The French enjoyed it, as they must, without any of their hopes getting anywhere (they never do).
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French tennis never has been the same, but they do have a nice museum here, closed during tournaments. They give names to their stadiums, as to their streets, to keep the past alive.
Roland Garros, born 1888, was one of the first fighting aviators. A friend of his named Saulnier designed a machine gun that fired through the propeller. At the command of his plane, Garros could fight out-numbered. He was shot down in the summer of 1916, escaped, returned to his squadron, wreaked havoc among German airmen. He went down a second time, for good, a few weeks before the armistice.
I hoped they would be playing here again next year and for many years, but on the way back I stopped in the poets’ park and found the lines of another soldier of the Great War, who fell, too, in its last days.
Nous ne nous verrons plus sur terre
Odeur du temps brin de bruyère
Et souviens toi que je t’attends!
I cannot do justice to Guillaume Apollinaire’s lyricism, but he means, more or less:
We won’t meet again on earth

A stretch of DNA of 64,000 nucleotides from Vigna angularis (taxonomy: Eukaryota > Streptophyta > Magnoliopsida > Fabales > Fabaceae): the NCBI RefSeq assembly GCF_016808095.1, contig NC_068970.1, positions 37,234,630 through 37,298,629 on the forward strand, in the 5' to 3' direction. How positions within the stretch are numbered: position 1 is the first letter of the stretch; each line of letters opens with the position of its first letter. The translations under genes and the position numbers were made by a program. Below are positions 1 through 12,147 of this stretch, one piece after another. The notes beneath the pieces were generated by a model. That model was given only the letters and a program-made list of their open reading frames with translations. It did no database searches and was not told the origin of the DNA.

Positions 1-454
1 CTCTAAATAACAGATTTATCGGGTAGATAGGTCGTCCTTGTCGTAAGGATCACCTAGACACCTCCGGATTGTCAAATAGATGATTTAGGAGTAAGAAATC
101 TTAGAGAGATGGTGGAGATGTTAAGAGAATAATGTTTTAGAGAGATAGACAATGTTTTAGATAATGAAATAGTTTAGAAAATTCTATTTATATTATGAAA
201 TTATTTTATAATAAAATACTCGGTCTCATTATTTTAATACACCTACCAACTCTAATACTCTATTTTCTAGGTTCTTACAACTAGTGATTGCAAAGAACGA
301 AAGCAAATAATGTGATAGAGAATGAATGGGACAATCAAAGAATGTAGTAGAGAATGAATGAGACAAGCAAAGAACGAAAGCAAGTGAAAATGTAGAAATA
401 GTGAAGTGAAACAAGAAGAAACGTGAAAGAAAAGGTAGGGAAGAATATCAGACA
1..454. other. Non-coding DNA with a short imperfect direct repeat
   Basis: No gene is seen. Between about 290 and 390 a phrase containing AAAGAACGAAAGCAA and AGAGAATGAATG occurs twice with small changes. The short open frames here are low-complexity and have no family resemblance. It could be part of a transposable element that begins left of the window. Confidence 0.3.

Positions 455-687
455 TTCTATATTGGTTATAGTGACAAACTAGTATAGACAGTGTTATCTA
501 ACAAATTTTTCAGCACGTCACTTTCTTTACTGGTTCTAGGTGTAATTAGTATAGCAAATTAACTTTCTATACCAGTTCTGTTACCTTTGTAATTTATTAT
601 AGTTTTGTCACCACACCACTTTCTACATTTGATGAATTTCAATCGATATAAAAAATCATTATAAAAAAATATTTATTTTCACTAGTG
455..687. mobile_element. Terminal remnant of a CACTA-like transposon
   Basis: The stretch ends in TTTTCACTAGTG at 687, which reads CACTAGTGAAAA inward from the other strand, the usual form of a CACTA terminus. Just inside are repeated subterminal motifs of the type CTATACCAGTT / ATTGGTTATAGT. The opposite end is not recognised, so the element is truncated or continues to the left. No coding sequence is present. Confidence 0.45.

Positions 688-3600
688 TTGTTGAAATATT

Smell of time sprig of heather
And remember I am waiting!
A man of faith in a godless age is hitting Americans where it hurts.
Mr. and Mrs. American Spectator Reader, let P.J. O’Rourke talk sense to your kids.
In Britain, defending your property can get you life.
The debacle of this president’s administration is both a cause and a symptom of the decline of American values. Unless Congress impeaches him, that decline will go on unchecked. An eminent jurist surveys the damage and assesses the chances for the recovery of our culture.
It won’t take long for conservatives to scratch this presidential wannabe off their 2008 scorecard.
The American Christmas, like the songs that celebrate it, makes room for everybody under the rainbow. Is that why so many people seem to be hostile to it?
Was the President done in by the economy, or by the politics of the economy?